Health and Medical News and Resources

General interest items edited by Janice Flahiff

Patient Engagement: Overused Sound Bite or Transformative Opportunity? ‹ Reader — WordPress.com

Patient Engagement: Overused Sound Bite or Transformative Opportunity?

From the 31 March 2015 post at The C Health Blog


Criteria for Stage 3 of meaningful use of EHRs were released recently and there is lots of controversy, as would have been predicted. One set of recommendations that is raising eyebrows is around patient engagement.

The recommendations include three measures of engagement, and providers would have to report on all three of them, but successfully meet thresholds on two.

  1. Following on the Stage 2 measure of getting patients to view, download, and transmit their personal health data, the Office of the National Coordinator (ONC) has proposed an increase from five to 25 percent.
  2. The second measure requires that more than 35 percent of all patients seen by the provider or discharged from the hospital receive a secure message using the electronic health record’s (EHR) electronic messaging function or in response to a secure message sent by the patient (or the patient’s authorized representative).
  3. The third measure calls for more than 15 percent of patients to contribute patient-generated health data or data from a non-clinical setting, to the EHR.

This is all a mouthful, and it’s striking and a bit misguided from two perspectives. First, this requires health care providers to present material to or interact with patients electronically in the name of patient engagement. But it is really mostly about shoveling uninspiring material at our patients that is redolent of highly technical jargon with minimal context, with the belief that it is somehow good for patients to be engaged in this way. The intent is admirable, but the execution flawed. In addition, it is not surprising that many providers have had challenges meeting the Stage 2 requirement that five percent of patients download their medical records. It seems akin to saying that this week’s book club selection is the text for advanced graduate study of quantum mechanics — and then wondering why no one shows up for the meeting.

Some define engagement in terms of how many times consumers or patients interact with informational websites or portals. Both insurers and providers do this. Once again, there is puzzlement over why consumers would choose to spend more time on sites such as BuzzFeed, Facebook and Yahoo, rather than intently study their health benefits or review their lab tests.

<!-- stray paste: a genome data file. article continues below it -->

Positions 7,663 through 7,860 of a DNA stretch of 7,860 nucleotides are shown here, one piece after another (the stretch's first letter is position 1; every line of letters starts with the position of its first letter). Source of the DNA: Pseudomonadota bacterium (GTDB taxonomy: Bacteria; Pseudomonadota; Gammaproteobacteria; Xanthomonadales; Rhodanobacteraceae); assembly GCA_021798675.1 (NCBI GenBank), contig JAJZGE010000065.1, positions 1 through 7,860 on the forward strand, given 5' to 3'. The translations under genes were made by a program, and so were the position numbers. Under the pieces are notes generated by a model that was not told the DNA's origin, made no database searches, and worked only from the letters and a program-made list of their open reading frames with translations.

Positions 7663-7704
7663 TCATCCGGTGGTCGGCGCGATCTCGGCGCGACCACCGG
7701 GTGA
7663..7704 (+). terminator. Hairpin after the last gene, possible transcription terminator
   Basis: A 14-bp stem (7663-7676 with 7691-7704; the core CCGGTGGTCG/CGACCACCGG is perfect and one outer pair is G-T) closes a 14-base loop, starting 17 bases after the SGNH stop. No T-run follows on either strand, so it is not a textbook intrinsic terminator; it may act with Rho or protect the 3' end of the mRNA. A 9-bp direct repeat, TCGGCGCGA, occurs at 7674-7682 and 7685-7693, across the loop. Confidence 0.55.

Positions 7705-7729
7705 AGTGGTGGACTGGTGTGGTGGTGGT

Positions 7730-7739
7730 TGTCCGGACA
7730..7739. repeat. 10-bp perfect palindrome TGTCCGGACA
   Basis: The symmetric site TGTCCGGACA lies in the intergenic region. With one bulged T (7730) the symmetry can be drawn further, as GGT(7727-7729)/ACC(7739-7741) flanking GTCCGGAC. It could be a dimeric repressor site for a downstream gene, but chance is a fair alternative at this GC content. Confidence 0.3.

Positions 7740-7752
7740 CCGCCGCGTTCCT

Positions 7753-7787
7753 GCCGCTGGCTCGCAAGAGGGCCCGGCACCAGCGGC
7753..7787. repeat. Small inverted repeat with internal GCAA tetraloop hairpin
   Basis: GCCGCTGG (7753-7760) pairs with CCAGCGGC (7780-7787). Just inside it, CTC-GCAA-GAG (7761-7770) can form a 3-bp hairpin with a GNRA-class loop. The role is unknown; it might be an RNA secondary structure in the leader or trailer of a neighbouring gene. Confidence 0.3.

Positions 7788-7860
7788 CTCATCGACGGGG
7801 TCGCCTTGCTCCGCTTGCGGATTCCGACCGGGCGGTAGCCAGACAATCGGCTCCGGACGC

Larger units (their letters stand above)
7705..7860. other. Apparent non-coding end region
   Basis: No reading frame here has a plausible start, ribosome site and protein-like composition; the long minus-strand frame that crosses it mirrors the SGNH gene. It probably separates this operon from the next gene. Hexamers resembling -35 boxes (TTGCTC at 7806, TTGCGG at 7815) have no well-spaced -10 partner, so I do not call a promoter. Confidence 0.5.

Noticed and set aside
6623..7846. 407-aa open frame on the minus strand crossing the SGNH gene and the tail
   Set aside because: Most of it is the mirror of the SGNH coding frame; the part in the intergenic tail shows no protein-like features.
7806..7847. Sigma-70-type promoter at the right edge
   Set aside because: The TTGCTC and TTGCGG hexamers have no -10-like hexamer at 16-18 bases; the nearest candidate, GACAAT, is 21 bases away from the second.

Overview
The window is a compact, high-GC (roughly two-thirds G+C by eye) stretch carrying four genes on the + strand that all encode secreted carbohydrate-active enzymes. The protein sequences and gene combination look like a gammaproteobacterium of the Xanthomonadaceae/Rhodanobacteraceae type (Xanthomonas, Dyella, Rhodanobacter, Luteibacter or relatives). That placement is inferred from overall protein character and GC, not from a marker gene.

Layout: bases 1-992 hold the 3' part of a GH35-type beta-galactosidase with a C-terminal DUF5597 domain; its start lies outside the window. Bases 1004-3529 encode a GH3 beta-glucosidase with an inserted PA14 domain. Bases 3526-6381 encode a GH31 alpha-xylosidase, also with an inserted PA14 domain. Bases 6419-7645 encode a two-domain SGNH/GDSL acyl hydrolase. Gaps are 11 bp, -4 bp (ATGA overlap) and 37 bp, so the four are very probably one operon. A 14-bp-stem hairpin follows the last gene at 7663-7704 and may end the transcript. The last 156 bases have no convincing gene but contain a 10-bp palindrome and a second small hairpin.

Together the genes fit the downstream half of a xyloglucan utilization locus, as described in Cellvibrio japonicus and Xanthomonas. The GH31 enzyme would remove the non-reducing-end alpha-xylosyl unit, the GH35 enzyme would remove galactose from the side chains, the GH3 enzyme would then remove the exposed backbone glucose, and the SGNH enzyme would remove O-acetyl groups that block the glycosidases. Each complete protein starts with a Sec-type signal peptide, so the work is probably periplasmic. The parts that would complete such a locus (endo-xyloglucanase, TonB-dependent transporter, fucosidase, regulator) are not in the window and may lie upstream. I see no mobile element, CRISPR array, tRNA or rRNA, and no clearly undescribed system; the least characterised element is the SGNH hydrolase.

At Partners HealthCare Connected Health, our first generation interest in engagement came when we saw, reproducibly, that people who interact with connected health programs have consistently better health outcomes.

cHealth Blog_patient engagement_mobilePartners HealthCare Center for Connected Health's 2010 Progress Report, Forward Currents

This brings up two salient points: The first is how finely we can measure engagement using connected health.

……

July 22, 2015 Posted by | health care | , , , , , , , , , , | Leave a comment

[Reblog] Debunking myths designed to hinder price, quality transparency efforts

From the 18 May 2015 post from the Association of Health Care Journalists

When writing about transparency in health care prices and quality, journalists should expose the myths that health care providers promote. That’s the advice Francois de Brantes gave during a session on price and quality transparency at Health Journalism 2015 last month.


Providers promote the false ideas that gathering accurate price and quality data is difficult, if not impossible, and that variations in price result from the severity of illness in populations, de Brantes explained. By debunking these myths, journalists would inform policymakers and the public that there are ways to calculate the prices of medical episodes of care accurately, and that price variation can be controlled. “Price varies because of the way physicians practice,” he said.

Among those myths:

  • Price is a trade secret
  • Disclosing prices would impede the ability of health plans, hospitals and physicians to compete effectively
  • Revealing prices enables collusion and thus violates antitrust law
  • Publishing prices leads to higher health care costs.

Both Quincy and Suzanne Delbanco (@SuzanneDelbanco), executive director of the Catalyst for Payment Reform, made the point that price and quality transparency are similar in that both seem simple but are in fact extremely complex topics to cover. Most consumers, for example, are unaware of such quality measures as hospital infection rates and the CAHPS Hospital Survey from the federal Agency for Healthcare Research and Quality, Quincy said.

 

 

May 20, 2015 Posted by | health care | , , , , , | Leave a comment